Washington Parish observes Memorial Day

Published 8:58 am Wednesday, May 27, 2015

The Memorial Day gathering at Pool’s Bluff overlooking the rushing waters of the Pearl River, managed to dodge the day’s frequent bouts of rain and cast a somber yet celebratory scene painted in varying shades of red and blue.

During the event put on by the Washington Parish Republican Committee, veterans lucky enough to have made it home paid tribute to their fallen comrades, and every veteran present introduced him or herself to the crowd gathered near the monument erected in memory of Cpl. David “Bear” Stewart, the Bogalusa man who was killed while serving his country in Iraq in 2005. Two of the area’s most storied veterans, L.C. and Hubert Terrell, both survivors of the D-Day invasion, then laid a wreath upon the memorial.

One of the most poignant moments of the short program was the reading of the Gettysburg Address by Larry Miller. Although most have heard the words many times, the context imbued it with a meaning not readily evident in the classroom.

Memorial Day activities wrapped up around the parish on Monday with a program at the American Legion Hall.

Monday’s rains forced the program to move inside to the American Legion Hall from the original site at the Veterans Plot in Ponemah Cemetery. The program was hosted by Magic City American Legion Post 24.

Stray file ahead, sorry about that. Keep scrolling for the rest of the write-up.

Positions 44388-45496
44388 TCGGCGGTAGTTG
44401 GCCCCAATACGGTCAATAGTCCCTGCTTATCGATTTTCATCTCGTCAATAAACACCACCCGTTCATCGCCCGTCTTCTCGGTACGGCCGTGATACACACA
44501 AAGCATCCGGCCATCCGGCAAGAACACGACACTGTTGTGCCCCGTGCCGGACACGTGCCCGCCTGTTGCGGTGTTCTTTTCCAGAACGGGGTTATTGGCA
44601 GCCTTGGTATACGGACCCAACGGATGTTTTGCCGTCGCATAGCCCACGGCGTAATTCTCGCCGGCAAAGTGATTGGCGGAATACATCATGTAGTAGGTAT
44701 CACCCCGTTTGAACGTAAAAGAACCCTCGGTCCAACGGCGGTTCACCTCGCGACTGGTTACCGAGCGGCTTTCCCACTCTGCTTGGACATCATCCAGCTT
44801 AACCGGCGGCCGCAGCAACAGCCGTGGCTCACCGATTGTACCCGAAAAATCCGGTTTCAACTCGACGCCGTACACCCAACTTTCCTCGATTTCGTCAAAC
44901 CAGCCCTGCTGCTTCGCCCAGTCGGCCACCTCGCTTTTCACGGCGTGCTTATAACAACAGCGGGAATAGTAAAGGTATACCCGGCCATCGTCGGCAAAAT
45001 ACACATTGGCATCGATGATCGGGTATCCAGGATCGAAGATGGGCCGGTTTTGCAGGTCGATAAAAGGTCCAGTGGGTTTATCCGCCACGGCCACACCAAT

Magic City American Legion Post 24 Commander Buddy Fornea recognized veterans in attendance. They included 95-year-old Hubert Terrell and Col. Bobby Miller, who participated in WWII, Korea and Vietnam.

U.S. Marine Corps Col. (Ret.) Walter Smith was Monday’s keynote speaker. Speakers also included Mayor Wendy Perrette. Daughters of the American Revolution representative Peggye Huddleston thanked veterans for their service.

“In preparation, I reviewed several articles on Memorial Day, but mostly the words I speak today are mine as are the views I express,” Smith said. “Today is Memorial Day 2015, and ceremonies have been held in Washington, D.C., where the president placed a wreath on the tomb of the Unknown Soldier and said some inspiring words as he honors the fallen members of the military. It is right that he do so, but I wonder in my heart how meaningful his words will be since he and many leaders of our nation have never spent a day in uniform,” Smith said.

“In fact, only a small percentage of our present day population have served their country in uniform. Some of the major universities are having trouble filling the classes of the ROTC programs that they offer,” Smith said. “Nine out of 10 high school students surveyed says they have no interest in serving in the military. Most mothers don’t want their children to join the military ranks.”

Smith offered reasons for the decline.

“One reason is that we have fewer and fewer veterans to share their stories and experiences,” Smith said. “And many of our older veterans, the ones who are left from WWII and Korea, often don’t talk about their service. Many Americans do not have any relatives or even neighbors who serve now or have ever served in the military. In fact, many Americans today have never even met a soldier.”